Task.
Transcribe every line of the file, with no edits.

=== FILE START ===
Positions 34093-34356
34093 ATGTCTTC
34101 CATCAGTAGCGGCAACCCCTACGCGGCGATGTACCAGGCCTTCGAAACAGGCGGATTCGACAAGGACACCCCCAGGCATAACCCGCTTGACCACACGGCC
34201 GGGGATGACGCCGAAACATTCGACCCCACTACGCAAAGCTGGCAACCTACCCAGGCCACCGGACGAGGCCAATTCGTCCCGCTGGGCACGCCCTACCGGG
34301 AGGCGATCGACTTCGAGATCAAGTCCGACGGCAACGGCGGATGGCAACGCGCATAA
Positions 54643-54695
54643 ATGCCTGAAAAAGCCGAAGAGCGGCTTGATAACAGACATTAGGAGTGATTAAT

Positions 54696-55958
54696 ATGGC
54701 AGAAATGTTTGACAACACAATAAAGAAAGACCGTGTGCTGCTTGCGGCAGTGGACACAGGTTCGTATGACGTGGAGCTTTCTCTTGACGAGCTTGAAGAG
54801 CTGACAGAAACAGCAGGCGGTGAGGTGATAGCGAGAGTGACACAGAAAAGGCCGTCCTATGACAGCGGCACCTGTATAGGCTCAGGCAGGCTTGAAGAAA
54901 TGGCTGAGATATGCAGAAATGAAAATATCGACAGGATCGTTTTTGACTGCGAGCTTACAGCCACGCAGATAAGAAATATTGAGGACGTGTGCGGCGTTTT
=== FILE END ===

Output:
Positions 34093-34356
34093 ATGTCTTC
34101 CATCAGTAGCGGCAACCCCTACGCGGCGATGTACCAGGCCTTCGAAACAGGCGGATTCGACAAGGACACCCCCAGGCATAACCCGCTTGACCACACGGCC
34201 GGGGATGACGCCGAAACATTCGACCCCACTACGCAAAGCTGGCAACCTACCCAGGCCACCGGACGAGGCCAATTCGTCCCGCTGGGCACGCCCTACCGGG
34301 AGGCGATCGACTTCGAGATCAAGTCCGACGGCAACGGCGGATGGCAACGCGCATAA
Positions 54643-54695
54643 ATGCCTGAAAAAGCCGAAGAGCGGCTTGATAACAGACATTAGGAGTGATTAAT

Positions 54696-55958
54696 ATGGC
54701 AGAAATGTTTGACAACACAATAAAGAAAGACCGTGTGCTGCTTGCGGCAGTGGACACAGGTTCGTATGACGTGGAGCTTTCTCTTGACGAGCTTGAAGAG
54801 CTGACAGAAACAGCAGGCGGTGAGGTGATAGCGAGAGTGACACAGAAAAGGCCGTCCTATGACAGCGGCACCTGTATAGGCTCAGGCAGGCTTGAAGAAA
54901 TGGCTGAGATATGCAGAAATGAAAATATCGACAGGATCGTTTTTGACTGCGAGCTTACAGCCACGCAGATAAGAAATATTGAGGACGTGTGCGGCGTTTT